Part of my life as a nurse, involves educating patients on drugs that are ordered for them, why they are important and the side effect that may or may not occur. It is extremely important that we create understanding of medications for not only the simple fact that they may be life saving, but also, they may help improve overall health.
Once the patient leaves my care, they become the ones responsible for managing medications, monitoring their care and reporting things to their care provider that will ultimately impact their livelihood. If they don't, then more likely, they will end up back in the hospital as a readmission with new costs, possibly new medications and a slew of new knowledge to learn.
In May of 2019, Katherine Eban, an award-winning journalist wrote a book titled Bottle of Lies: The Inside Story of the Generic Drug Boom. The book covers a great history of the FDA, why it was originally created and what it does today, as well as how the generic drug industry really got its start in the U.S. via the Hatch-Waxman Act (Drug Price Competition and Patent Term Restoration Act of 1984). This act opened up an approval pathway for generic drug products to be approved by the FDA.
This investigative piece, outlines one of the biggest fraud's of the generic drug industry, how testing of samples by major pharmaceutical companies, as well as the data collected, were intentionally falsified and how these companies did not do due diligence with testing of the ingredients of some drugs.
Generic versus Brand Drugs
A generic drug is a version of a brand name drug that is made after a brand name drug has either gone off of it's patent OR the generic company has successfully challenged the brand patent in court.
Brand and Generic medicines will differ in their ingredients by tiny bits, but those bits are impactful enough to have disadvantages.
Generic drugs are reversed engineered (unless the brand company has partnered with the generic drug company to make it as similar as possible with the brand companies recipe).
Brand companies make it exceptionally hard for their recipe to be found due to multiple patents to be placed on a medication from as far down as the molecular process and as far up as the manufacturing process of the drug. Therefore, generic drug companies reverse engineer the drug as best as they can.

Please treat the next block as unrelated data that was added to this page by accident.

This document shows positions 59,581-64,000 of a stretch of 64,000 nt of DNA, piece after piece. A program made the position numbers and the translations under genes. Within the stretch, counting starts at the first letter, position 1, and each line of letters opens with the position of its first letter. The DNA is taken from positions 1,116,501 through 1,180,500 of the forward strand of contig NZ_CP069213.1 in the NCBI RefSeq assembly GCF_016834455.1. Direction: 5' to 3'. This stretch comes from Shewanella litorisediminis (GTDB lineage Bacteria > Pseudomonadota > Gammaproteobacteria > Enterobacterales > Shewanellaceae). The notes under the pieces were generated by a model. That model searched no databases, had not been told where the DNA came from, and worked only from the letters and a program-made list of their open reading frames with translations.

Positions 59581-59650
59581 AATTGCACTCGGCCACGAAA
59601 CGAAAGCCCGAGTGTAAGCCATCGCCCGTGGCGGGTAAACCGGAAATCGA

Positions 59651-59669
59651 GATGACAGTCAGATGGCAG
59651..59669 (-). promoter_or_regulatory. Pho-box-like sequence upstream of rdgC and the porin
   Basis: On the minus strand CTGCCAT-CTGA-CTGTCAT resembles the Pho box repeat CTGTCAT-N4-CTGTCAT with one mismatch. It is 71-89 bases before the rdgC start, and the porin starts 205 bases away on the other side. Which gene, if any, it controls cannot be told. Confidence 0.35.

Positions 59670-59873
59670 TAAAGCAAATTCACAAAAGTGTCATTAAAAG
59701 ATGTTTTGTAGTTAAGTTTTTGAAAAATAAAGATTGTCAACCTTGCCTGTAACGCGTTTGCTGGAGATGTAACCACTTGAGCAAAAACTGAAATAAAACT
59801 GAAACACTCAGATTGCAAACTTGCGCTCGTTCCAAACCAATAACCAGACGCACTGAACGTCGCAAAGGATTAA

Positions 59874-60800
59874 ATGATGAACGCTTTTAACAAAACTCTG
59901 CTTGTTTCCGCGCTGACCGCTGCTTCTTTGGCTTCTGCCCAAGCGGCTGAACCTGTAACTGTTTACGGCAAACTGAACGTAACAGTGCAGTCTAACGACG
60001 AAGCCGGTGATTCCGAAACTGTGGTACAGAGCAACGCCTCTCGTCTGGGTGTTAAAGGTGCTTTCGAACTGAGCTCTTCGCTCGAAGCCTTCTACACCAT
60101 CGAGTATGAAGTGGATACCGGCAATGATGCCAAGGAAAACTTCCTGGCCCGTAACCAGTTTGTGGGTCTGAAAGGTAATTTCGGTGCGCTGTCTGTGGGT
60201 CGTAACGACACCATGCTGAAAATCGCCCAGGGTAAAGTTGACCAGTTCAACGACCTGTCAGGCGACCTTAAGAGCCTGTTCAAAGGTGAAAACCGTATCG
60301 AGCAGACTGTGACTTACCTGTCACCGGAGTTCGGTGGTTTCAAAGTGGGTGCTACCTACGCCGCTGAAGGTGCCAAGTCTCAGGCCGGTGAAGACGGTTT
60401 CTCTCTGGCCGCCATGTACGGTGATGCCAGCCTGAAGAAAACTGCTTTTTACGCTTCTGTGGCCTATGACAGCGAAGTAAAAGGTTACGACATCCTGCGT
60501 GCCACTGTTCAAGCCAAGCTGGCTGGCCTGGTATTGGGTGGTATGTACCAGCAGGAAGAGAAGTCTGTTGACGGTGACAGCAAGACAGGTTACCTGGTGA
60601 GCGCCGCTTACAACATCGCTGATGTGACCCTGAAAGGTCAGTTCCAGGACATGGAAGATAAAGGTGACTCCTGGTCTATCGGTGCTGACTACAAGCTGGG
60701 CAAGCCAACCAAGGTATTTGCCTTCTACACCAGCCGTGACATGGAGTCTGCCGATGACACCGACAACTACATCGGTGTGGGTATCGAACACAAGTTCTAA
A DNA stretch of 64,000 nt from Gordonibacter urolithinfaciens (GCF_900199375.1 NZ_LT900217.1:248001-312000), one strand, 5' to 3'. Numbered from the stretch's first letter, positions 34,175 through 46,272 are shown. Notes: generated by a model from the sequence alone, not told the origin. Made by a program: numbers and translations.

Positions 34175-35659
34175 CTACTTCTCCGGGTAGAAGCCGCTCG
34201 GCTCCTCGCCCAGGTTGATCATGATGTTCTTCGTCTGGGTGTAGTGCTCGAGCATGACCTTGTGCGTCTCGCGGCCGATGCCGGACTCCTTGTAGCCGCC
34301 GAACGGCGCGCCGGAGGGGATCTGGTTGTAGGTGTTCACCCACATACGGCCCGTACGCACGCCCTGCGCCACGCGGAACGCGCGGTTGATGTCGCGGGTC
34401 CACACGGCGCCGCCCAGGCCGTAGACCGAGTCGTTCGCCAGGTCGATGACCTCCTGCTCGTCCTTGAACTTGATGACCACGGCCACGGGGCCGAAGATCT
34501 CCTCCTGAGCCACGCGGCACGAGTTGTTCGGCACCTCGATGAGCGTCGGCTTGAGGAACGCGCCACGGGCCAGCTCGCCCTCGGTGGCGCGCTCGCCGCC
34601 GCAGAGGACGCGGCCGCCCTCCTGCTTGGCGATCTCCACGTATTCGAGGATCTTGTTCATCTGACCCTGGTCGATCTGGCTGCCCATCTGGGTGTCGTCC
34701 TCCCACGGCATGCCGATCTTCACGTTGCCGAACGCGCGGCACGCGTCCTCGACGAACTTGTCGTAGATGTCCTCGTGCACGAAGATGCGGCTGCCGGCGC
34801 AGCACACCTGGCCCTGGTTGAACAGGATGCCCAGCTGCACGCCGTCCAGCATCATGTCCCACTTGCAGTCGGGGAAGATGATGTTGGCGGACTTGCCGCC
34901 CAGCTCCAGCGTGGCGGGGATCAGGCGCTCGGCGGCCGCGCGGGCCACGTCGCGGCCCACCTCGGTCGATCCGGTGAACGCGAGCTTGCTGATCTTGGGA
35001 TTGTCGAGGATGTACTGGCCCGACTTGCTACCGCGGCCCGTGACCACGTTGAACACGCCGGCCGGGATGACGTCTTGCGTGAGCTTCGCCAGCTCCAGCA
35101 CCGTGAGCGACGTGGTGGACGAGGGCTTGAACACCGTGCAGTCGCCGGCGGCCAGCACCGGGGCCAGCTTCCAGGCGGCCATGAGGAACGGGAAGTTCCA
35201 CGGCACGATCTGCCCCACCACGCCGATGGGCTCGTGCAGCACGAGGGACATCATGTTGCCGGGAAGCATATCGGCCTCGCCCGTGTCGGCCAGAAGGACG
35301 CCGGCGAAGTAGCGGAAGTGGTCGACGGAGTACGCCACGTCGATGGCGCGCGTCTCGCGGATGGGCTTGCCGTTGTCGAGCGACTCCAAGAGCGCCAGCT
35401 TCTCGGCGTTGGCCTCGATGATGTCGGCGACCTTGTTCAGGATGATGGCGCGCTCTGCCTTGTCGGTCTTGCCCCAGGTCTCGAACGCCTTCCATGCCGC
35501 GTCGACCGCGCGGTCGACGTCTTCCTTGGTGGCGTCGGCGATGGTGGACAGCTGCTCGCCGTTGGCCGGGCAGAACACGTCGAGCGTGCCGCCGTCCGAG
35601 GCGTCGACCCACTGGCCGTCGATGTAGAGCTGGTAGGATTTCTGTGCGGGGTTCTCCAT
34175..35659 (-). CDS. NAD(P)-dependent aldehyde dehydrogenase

More information and Terms from the Generics and Biosimilars Initiative and what they mean as well as the World Health Organization Definition.
There are many reasons to why the generic drug market began to boom, as outlined in the book. Some of which include a moral decline and corruption by some members of the FDA by accepting payments to get drugs pushed to market; the FDA was forced to become a global agency with the inherent boom of the generic drug market in a very short amount of time. This does not mean that the FDA, in total, is bad.
What to consider within our drug market.
80% of all active ingredients in all of our drugs, whether brand or generic, come from overseas. LA Times.
90% of our drug supply is generic. Newsweek.
Almost none of the antibiotics are coming from the United States-it is probably coming from India or China. The Washington Post.
This makes the process of drug creation cheaper, but by no means, safer. Boston Globe.
It may cost upward of $1 Billion (and a median of $19 million) to develop a new drug, up to and past 10 years to study the drug and the price to make the drug is factored into the price of the drug once it becomes available to market. Link: Cost of Clinical Trials for New Drug FDA Approval Are Fraction of Total Tab.
The cost of drug making isn't necessarily delivering the best outcomes to patients. Harvard and Pew Charitable Trusts. An example comes from the drug Valsartan which had carcinogens in the drug for six years prior to the recall. This drug was coming in from China and India.
What Can You Do For Yourself and Why That Matters
If a drug has an expected outcome, as the consumer, you should pay attention to that outcome. Medications prescribed to you should do what is prescribed. So, if you are taking a medication for your cholesterol level, be mindful that it should work within a given time frame. If it isn't, ask questions.
Read Katherine Eban's A Guide To Investigating Your Own Drugs.
Have an open discussion with your pharmacists. Be mindful that your pharmacy may be partnered with a larger pharmaceutical company, and so, you may not be able to switch your manufacturer.
Valisure is a pharmacy whose business model exists by the sole means of testing every batch of drugs as they come in. They are the pharmacy that identified a carcinogen in a medication which the FDA missed. You can use them as your pharmacy, too.